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Krista Loughton talks film and politics

Filmaker and Victoria city councillor focuses on community

- Word by Angela Cowan Photography by Lia Crowe

Krista Loughton was in her late teens when she first witnessed the extreme level of poverty which would shape her entire experience with the world.

“My dad worked in international development and I was in Zimbabwe to visit him,” she says. “I had never witnessed poverty like that. It really affected me. The idea that 80 per cent of the country was sleeping on dirt floors was something I couldn’t get my head around.”

She came back to Canada with a fierce determination to help, but the experience also opened her eyes to the hardships in her own community. Already passionate about filmmaking, Krista began to see a way to combine it with her drive to make a difference.

“I decided I didn’t need to go back overseas to help people. I just needed to go downtown,” says Krista, who’s been in Victoria since 1996. “So I started talking to homeless people and making friendships.”

It was the beginning of a storytelling journey that’s lasted well over a decade, and has included two short films focussing on the new location of Our Place and Reverend Al Tysick, and Us & Them, Krista’s first feature-length film that centred on four chronically homeless people in Victoria, each struggling with addiction. The film—powerfully empathetic and compassionate—premiered at City Hall in Victoria and has screened thousands of times across North America, including an exclusive parliamentary showing for Canada’s MPs, hosted by the federal minister of health, Jean-Yves Duclos.

“Done well, films can be very powerful and they can influence people,” Krista says. “Filmmaking was part of how I wanted to help. I wanted to tell stories about the homelessness situation, to help others understand, or just to witness it.”

Shining a light on those four people and their struggles with homelessness and addiction humanized the issue for a lot of viewers, but it wasn’t enough for Krista.

“I was making films to try to influence politicians to think differently and develop new policies, but it wasn’t happening fast enough, so I decided it was time for me to step up,” she says.

This year, Krista dove into the realm of politics when she became a Victoria city councillor for the first time after campaigning on an intensive platform with major focuses on public safety, the housing crisis and supporting Indigenous relationships.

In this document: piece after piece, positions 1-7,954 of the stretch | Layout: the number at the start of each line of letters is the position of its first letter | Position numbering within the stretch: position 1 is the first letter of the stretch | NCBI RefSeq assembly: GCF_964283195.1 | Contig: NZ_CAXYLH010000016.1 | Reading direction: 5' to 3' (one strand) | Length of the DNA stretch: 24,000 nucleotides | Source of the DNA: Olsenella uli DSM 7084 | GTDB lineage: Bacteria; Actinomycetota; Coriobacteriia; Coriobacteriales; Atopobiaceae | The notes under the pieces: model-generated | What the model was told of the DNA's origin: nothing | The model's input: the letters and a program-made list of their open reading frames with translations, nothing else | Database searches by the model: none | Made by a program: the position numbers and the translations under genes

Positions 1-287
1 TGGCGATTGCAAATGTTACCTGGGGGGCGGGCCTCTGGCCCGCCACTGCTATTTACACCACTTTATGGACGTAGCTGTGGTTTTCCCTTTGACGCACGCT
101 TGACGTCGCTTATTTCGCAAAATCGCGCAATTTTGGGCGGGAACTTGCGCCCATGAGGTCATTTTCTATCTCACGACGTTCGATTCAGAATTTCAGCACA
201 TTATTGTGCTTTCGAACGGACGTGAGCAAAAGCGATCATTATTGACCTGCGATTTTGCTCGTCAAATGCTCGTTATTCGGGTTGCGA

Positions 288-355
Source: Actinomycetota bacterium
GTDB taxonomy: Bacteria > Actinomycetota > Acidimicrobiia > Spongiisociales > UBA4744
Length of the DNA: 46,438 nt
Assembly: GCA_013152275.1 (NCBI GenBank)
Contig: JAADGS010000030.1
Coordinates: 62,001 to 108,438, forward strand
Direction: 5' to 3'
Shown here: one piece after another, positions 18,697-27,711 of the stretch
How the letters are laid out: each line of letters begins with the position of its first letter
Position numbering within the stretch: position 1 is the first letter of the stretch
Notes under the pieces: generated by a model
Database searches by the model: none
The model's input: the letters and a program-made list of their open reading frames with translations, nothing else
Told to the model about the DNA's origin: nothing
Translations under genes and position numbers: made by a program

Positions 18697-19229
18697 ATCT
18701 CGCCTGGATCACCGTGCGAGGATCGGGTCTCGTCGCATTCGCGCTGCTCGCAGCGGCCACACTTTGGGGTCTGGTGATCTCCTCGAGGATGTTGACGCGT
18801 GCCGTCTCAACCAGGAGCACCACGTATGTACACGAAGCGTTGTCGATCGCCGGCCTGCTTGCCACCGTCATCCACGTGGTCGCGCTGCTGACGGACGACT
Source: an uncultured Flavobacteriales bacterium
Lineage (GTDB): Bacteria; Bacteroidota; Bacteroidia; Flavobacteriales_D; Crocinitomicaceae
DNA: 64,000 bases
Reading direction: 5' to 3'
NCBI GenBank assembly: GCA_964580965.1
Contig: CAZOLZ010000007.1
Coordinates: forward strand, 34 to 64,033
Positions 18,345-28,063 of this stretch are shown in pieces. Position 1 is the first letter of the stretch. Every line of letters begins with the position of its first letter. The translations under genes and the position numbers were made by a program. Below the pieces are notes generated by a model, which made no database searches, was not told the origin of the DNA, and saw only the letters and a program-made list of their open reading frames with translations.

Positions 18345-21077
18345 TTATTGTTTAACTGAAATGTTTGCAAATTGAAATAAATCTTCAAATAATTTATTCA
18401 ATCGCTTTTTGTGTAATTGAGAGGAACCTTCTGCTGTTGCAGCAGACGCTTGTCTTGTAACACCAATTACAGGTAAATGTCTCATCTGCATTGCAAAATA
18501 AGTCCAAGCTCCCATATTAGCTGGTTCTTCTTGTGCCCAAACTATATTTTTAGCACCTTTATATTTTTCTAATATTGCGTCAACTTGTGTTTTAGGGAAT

“It was a very powerful day,” she says of being inaugurated. “The Lekwungen dancers led us into council chambers. There was an address by the Esquimalt Chief Rob Thomas, the mayor did an address and we were all sworn in. It’s kind of surreal, to be honest. But it’s wonderful. I’m so excited.”

Following her lifelong passion, Krista is driven to address homelessness and housing as soon as possible from her new position.

“The sheltering issue is one of the first things we’re going to be looking at, and then the housing crisis,” she says. “Sheltering is really intertwined with public safety and we need to work on that issue. We can’t continue business as usual.”

As well as getting multiple partners at the table—including service providers, advocates for the unhoused, the police and different levels of government—Krista adds, “I feel strongly that it’s important to have people with lived experience at the table, to make sure that what we’re proposing is going to work. They’re the experts.”

Looking forward to the next four years, Krista is excited and optimistic.

“We’re a fresh council. There’s lots of camaraderie, good conversations and positive feelings. And I’ve been unbelievably impressed with city staff in all the departments,” she says. “It’s inspiring and a privilege to be part of creating a well-functioning municipality.”

The 7 Sins


Whose shoes would you like to walk in?

Jack Layton. Had Jack become Prime Minister, I don’t think we would have a homeless encampment crisis exploding across our country in 2022. In his early political days as a Toronto city councillor, he worked on the ground with the homeless and their advocates. He wrote an influential book called Homelessness: How To End The National Crisis and understood that social housing is like the roads and sewers—essential infrastructure for every town and city.


What is the food you could eat over and over again?

In the spirit of gluttony, I choose two. My grandma’s stuffing—partly because it’s delicious, but also because it connects me to family traditions. Followed closely by an endless dish of tiramisu.


You’re given $1 million that you have to spend selfishly. What would you spend it on?

I would put a down payment on a multiplex so my mother can age in place and I can live beside her and help care for her.


Pet peeves?

Online warriors. People who talk a big game online but don’t show up to help with the problem.


Where would you spend a long time doing nothing?

Thermëa Spa. However, I’d have to travel to Winnipeg to partake. We need one on the island. Someone reading this please look into opening one!


What is the one thing you’re secretly proud of?

My dogged determination. My favourite quote is, “Now that all possibilities are exhausted, let’s get started.”


What makes your heart beat faster?

The idea that everyone in my community has a safe place to sleep at night. The possibility of leaving my community better than I found it makes my heart beat faster.

Story courtesy of Boulevard Magazine, a Black Press Media publication
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